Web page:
However, he was barraged with what he alleges is harassment at work. His job assignment was changed. He was chided for not showing up at meetings he had not been invited to. He was ordered to take DNA tests to prove he was really the father, which he did, as well as psychiatric tests by two doctors, who both said he was fine. He was dismissed last year.
“Whenever anybody puts up their hand and says they’re harassed, basically that person becomes the weirdo, and that person ends up getting harassed,” Wood said.
Mitsubishi UFJ Morgan Stanley denies any paternity harassment and has stressed it intends to fight the allegations in court.
Wood has gotten thousands of signatures on an online petition expressing support for his case and opposing harassment, including comments from Japanese, mostly fathers, who said they were facing similar experiences.
Taken off the career track, the father who works at Asics says he feels helpless. Still, he is proud of how he did all the cooking, cleaning and grocery shopping while he was on leave.
Naoto Sasayama, his lawyer, said his client believes in standing up for what is right.
“He was being made an example of,” Sasayama said. “This case raises the important question of whether a person must value company over family.”
FRENCH AID: Paris has sent a navy ship and aircraft from Reunion Island with some pollution control equipment, but rough seas are spreading the oil spill The operator of a Japanese bulk carrier which ran aground off Mauritius in the Indian Ocean yesterday apologized for a major oil spill, which officials and environmentalists say is creating an ecological disaster, as police prepared to board the ship. The MV Wakashio, operated by Mitsui OSK Lines, struck the reef on Mauritius’ southeast coast on July 25. “We apologize profusely and deeply for the great trouble we have caused,” Mitsui OSK Lines executive vice president Akihiko Ono said at a news conference in Tokyo. The company would “do everything in their power to resolve the issue,” he said. At least 1,000 tonnes of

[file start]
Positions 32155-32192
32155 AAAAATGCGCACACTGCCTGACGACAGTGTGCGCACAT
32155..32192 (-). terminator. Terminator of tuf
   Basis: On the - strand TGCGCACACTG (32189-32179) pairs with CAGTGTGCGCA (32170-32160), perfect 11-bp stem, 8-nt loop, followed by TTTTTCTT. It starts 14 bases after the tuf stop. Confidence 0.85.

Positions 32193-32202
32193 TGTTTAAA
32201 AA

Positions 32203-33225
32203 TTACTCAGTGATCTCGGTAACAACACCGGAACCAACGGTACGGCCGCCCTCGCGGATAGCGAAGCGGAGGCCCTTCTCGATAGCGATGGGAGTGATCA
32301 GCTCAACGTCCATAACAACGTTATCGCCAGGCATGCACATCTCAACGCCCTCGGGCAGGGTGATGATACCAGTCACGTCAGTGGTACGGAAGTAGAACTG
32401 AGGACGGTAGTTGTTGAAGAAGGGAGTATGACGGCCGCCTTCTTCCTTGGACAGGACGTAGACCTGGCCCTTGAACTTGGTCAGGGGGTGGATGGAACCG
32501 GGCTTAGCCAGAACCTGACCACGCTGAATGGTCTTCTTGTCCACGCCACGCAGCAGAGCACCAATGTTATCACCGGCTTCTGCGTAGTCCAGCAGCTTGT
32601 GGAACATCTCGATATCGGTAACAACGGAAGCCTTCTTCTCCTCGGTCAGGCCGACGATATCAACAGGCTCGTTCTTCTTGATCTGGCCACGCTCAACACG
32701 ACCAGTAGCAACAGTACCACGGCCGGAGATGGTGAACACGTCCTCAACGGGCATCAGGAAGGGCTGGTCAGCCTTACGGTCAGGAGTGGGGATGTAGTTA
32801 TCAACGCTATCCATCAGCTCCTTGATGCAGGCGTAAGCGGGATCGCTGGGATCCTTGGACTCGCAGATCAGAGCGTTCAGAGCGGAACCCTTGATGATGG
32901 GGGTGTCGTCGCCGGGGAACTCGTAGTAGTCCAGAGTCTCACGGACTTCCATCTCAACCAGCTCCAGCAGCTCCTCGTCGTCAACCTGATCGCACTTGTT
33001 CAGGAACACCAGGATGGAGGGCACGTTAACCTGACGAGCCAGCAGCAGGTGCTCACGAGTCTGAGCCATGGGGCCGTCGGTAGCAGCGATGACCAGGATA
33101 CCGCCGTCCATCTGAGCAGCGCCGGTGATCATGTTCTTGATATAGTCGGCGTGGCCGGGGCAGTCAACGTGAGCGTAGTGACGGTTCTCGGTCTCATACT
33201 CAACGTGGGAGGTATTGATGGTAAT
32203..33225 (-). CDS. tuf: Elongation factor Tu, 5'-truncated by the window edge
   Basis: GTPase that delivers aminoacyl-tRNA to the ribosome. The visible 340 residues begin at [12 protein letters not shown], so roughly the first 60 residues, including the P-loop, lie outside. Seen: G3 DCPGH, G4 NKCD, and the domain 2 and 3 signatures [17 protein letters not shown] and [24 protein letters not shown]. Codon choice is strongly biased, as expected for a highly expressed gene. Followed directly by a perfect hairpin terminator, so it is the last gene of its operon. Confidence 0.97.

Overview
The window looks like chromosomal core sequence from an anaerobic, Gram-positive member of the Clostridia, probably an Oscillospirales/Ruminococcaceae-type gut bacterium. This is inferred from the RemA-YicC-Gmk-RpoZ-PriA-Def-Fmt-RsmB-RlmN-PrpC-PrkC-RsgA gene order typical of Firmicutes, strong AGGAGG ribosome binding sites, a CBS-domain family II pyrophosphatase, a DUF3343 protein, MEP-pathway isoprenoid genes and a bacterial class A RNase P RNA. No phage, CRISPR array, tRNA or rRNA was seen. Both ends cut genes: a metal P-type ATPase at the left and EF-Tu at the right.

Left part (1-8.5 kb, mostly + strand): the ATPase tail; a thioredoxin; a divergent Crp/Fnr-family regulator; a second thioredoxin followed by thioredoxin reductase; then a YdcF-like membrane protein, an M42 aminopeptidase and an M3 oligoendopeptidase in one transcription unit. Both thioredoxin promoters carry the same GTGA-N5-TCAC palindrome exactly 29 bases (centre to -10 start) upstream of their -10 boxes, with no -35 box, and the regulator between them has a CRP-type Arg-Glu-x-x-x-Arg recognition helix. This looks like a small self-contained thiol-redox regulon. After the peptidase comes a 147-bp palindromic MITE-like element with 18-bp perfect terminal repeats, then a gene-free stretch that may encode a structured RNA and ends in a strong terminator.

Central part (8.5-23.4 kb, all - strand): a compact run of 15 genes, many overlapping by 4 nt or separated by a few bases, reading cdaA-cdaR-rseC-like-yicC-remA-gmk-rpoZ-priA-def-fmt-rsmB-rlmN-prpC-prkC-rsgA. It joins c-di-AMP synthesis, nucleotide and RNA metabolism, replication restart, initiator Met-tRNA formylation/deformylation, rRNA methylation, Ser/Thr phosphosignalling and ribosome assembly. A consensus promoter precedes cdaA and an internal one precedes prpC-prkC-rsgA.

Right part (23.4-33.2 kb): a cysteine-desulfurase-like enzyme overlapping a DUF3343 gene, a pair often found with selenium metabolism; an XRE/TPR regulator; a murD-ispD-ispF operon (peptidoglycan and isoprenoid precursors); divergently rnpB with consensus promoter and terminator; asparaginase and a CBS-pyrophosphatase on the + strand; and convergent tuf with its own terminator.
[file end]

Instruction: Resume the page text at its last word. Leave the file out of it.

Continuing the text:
They stand as eyesores to most passers-by and potential public health risks to authorities, decaying buildings wrapped in tangles of exposed wire, studded with protruding leaky plastic pipes, vegetation billowing from cracks and terraces where particulates from polluted air have accumulated over time. With skyscrapers and ultramodern developments on every side, some of these “nail houses” are also sitting on land worth millions of dollars in Shenzhen’s inferno of a property market, where new-unit and second-hand home prices rival London. In battles over land and development, the nail house phenomenon has become widespread throughout China over the past two decades, with owners
A cat that went missing on a family holiday on the shores of Loch Lomond, Scotland, has been identified 12 years later. Tortoiseshell-and-white Georgie spent October half term in 2008 with her owners at the Rowardennan campsite, but vanished as they were due to return home to Greater Manchester, England. After a search of the site the Davies family departed without Georgie, hoping the three-year-old microchipped feline would be located by someone. Over the intervening 12 years, she remained close to the Queen Elizabeth Forest Park site, being fed and cared for by campsite staff and holidaymakers. After the COVID-19 pandemic hit and lockdown
An Italian alpine resort on Friday remained on high alert over fears that a vast chunk of a glacier on the slopes of the Mont Blanc massif could plummet in high temperatures. “No one gets through! No cars, bikes or pedestrians,” was the message at a checkpoint where an automatic barrier and two guards blocked the small road snaking up into a lush valley below the Planpincieux glacier, near the town of Courmayeur and the Italian-French border. The blockade has largely been greeted with contempt by the locals, one of whom said: “It’s a joke.” The huge ice block measuring around 500,000 cubic